It was easy to avoid food logging because, on the whole, my blood sugars aren’t a disaster. I bolus for the foods I’m eating, and I don’t graze much so stacking insulin doses isn’t as much of a problem as it has been in the past. But the other night, when 9 pm rolled around and I was asking Birdy for the fifth time why she isn’t ever tired ever, I realized I’d had six cups of coffee that day. Technically, it may have been seven cups of coffee, because one of them was an iced coffee and those don’t follow any rational serving size. And I couldn’t remember if I had eaten more than a handful of almonds as a snack earlier in the day, and did I end up actually sharing a doughnut with Birdy at the coffee shop, and I know I had a wrap sandwich at some point but some grapes ended up in the mix somewhere and where the hell did that glass of wine come from??
My schedule throughout the day doesn’t afford for much consistency. Each day is pretty different from the previous one, and sticking with a set schedule is challenging on the days when I’m both working and playing with Birdzone. Not that it can’t be done, but it isn’t usually done. I’m becoming more scatterbrained as time goes on, to the point where I am actively forcing myself to take certain actions in order to reclaim and make sense of my days.
Which is why I decided to start logging food for a week or two, because it’s clear that I have absolutely no frigging idea what’s actually happening each day. (I’m using MyFitnessPal for the time being, until it frustrates me and I revert back to keeping a list in my bottomless basin of a purse.)
Logging food for the week. Haven't done this in ages. Now I remember why: it's an activity that will drive you bonkers.
— Kerri / Diabetes (@sixuntilme) May 27, 2014
I don’t like it, though. It’s a level of accountability I don’t joyously embrace. (“YAY!! Writing down everything I’m eating? So that I’m now tracking blood sugars and exercise AND food intake so that I can feel both powerfully informed and terribly guilty about every single choice I’m making all day long? OH YAY!!!”) I don’t like having to be honest and log that, yes, I ate chicken and green beans for dinner but yes, I also went berserk and had a big, fat slice of banana bread for no reason. I don’t like looking at the food log and noting that less-than-healthy food choices really toss the calorie count for the day up into the air and then out the window. I don’t like logging anything (read: blood sugars), and keeping a food diary is no exception to my pre-established log loathing.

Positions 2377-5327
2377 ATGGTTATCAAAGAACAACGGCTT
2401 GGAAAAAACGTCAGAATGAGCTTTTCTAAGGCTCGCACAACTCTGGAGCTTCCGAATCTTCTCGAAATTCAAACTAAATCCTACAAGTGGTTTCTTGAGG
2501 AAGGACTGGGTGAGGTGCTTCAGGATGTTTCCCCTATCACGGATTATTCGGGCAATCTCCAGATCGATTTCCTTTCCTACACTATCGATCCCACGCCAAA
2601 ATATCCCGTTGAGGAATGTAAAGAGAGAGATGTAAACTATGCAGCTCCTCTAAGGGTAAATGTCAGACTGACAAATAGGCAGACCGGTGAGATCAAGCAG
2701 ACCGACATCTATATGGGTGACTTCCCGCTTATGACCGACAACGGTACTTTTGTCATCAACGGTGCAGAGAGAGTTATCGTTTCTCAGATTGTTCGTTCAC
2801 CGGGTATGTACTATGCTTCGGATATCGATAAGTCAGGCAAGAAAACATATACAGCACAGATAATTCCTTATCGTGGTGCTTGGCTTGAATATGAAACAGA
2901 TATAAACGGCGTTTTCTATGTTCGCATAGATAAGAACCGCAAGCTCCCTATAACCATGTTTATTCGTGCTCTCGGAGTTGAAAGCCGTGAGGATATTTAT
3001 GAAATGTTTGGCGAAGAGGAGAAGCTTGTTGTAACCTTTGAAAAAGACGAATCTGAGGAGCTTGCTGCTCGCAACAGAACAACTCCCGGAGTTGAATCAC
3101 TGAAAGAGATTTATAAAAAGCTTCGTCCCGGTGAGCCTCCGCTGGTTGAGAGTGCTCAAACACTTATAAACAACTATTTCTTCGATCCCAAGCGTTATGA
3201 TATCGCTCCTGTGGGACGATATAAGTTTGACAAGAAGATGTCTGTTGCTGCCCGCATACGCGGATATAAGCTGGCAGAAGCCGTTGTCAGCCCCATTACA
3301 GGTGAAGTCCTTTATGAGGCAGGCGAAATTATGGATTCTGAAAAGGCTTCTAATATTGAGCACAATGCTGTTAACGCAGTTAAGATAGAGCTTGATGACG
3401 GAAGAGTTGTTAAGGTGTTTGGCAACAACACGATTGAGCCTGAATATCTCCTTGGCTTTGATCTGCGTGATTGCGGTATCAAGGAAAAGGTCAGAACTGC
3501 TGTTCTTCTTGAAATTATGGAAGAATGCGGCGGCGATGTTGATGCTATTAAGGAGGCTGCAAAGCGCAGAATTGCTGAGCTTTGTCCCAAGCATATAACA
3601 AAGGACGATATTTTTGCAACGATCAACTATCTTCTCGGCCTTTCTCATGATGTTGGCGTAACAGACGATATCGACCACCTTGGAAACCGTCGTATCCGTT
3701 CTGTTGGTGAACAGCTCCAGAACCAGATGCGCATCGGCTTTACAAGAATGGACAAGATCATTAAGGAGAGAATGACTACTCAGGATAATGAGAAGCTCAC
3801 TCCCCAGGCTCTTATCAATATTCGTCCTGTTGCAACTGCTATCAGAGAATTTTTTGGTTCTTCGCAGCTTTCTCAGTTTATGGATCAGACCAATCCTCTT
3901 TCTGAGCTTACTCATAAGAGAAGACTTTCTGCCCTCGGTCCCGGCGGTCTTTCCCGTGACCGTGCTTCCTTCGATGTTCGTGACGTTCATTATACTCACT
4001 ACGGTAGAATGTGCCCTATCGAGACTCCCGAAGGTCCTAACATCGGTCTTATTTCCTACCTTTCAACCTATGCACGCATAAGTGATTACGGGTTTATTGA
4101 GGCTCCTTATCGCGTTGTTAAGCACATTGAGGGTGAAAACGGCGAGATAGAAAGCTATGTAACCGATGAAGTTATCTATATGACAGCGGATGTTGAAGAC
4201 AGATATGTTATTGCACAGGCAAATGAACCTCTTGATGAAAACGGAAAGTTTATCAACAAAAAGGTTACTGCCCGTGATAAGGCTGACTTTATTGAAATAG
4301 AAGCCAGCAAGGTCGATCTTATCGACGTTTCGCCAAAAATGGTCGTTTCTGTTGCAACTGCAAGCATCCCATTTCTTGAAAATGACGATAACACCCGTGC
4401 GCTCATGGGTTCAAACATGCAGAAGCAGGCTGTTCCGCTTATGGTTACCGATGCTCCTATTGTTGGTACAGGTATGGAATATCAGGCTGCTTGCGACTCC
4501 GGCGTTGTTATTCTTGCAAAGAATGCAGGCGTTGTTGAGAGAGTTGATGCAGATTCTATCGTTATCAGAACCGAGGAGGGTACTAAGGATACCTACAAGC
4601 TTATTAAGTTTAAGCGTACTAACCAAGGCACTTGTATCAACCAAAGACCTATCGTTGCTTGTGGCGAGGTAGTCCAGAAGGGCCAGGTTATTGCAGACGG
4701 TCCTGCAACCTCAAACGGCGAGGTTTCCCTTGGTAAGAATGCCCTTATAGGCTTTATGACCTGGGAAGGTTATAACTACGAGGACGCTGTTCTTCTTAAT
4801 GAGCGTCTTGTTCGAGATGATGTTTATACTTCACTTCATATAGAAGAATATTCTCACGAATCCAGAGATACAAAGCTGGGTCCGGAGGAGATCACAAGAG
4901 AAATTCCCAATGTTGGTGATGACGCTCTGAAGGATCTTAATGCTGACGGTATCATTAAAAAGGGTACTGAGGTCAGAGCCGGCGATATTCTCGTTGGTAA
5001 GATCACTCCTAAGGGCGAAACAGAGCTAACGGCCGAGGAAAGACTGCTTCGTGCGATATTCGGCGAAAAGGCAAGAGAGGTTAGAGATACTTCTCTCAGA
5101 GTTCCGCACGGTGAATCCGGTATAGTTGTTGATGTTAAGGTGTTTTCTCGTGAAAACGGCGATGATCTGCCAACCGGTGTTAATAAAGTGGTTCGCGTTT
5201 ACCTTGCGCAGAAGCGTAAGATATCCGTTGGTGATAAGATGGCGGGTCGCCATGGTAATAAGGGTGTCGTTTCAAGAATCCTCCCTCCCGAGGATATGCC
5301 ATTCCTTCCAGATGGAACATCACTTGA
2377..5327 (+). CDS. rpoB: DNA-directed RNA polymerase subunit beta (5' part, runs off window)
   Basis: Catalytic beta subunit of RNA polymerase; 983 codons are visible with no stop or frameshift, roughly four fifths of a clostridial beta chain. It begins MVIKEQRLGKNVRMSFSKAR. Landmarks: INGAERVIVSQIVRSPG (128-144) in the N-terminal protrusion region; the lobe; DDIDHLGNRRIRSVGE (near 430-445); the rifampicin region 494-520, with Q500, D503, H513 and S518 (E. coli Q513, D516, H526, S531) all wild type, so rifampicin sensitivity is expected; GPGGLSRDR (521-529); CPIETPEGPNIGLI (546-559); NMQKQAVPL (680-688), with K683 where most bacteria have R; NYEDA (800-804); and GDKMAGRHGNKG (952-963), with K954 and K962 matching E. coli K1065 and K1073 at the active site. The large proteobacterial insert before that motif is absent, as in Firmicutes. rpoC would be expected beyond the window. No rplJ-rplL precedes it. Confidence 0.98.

But … big, reluctant sigh … it’s useful. (bah.)
After only a day of logging foods, I realized that my coffee intake is abysmal. Way too much. Blood sugars don’t seem to care, but the caffeine influx makes for trouble sleeping, and I’m in no position to sacrifice sleep. After three days of logging foods, I realized that my willpower and organizational skills are top notch in the morning and afternoon, but around 7 pm at night, I lose control over what I’m thinking/doing/eating and I consume most of my unneeded calories at night. And while I don’t like writing down every healthy (and otherwise) decision I make during the day, the food diary does hold me accountable for my actions.
Fine. I’ll curmudgeonly accept that logging foods for a week or two is useful.
I’m already looking forward to stopping the food logging in a few days, but I know it’s a good way to realign my brain, and my schedule … and my stomach. I have already seen for myself that there are choices I can improve and decisions I can pat myself on the back for. And it’s confirmed, officially, that I drink way too much effing coffee.